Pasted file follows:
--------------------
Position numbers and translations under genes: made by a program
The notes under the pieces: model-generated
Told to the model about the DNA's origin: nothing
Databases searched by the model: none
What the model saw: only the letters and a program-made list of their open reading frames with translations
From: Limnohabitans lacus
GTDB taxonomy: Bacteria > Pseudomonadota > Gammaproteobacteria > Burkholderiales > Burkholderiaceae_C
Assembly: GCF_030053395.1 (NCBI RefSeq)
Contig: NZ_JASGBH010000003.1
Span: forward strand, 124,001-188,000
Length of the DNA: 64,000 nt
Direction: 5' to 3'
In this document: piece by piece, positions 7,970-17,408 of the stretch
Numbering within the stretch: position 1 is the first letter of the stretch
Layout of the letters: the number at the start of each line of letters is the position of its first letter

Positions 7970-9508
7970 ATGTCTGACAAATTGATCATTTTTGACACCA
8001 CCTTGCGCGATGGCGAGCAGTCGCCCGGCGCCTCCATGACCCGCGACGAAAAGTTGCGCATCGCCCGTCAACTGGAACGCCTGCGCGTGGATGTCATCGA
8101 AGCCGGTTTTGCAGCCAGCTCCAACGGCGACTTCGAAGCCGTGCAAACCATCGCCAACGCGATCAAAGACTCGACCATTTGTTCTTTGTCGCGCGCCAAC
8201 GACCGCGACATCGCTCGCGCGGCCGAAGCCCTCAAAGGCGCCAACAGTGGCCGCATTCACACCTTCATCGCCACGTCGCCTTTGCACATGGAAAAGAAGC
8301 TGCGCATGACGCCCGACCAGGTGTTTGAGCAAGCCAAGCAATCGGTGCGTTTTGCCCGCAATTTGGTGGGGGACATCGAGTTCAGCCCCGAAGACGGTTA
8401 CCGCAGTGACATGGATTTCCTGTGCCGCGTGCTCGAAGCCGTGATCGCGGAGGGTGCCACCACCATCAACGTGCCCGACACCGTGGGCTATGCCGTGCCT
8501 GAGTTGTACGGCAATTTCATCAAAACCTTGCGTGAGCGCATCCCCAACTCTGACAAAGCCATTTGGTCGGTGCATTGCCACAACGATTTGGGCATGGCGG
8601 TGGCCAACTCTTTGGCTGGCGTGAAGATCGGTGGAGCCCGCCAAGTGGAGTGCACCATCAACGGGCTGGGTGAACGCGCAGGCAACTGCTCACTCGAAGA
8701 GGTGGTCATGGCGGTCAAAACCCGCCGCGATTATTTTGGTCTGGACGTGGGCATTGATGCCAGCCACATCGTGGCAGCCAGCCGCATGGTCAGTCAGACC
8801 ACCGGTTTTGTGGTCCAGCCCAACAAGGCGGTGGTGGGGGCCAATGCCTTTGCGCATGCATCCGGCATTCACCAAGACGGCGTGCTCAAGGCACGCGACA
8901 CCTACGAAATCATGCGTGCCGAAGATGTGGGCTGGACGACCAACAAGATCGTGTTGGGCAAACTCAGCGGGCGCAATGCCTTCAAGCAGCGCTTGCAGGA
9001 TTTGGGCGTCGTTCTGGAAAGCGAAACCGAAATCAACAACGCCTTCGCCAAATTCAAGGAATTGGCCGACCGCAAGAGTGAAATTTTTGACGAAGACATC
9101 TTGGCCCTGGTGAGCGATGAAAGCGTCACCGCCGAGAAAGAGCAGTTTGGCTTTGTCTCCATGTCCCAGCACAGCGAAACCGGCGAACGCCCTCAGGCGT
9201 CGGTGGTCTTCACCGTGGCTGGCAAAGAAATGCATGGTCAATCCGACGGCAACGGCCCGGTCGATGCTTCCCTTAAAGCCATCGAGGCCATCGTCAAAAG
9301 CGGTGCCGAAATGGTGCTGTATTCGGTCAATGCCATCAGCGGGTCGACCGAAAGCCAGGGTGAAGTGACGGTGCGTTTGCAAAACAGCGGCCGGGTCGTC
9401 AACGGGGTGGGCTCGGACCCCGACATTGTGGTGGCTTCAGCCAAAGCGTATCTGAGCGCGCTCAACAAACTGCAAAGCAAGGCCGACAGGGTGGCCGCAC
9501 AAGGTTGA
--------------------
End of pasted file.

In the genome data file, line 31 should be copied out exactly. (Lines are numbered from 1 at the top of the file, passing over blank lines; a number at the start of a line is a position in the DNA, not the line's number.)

9301 CGGTGCCGAAATGGTGCTGTATTCGGTCAATGCCATCAGCGGGTCGACCGAAAGCCAGGGTGAAGTGACGGTGCGTTTGCAAAACAGCGGCCGGGTCGTC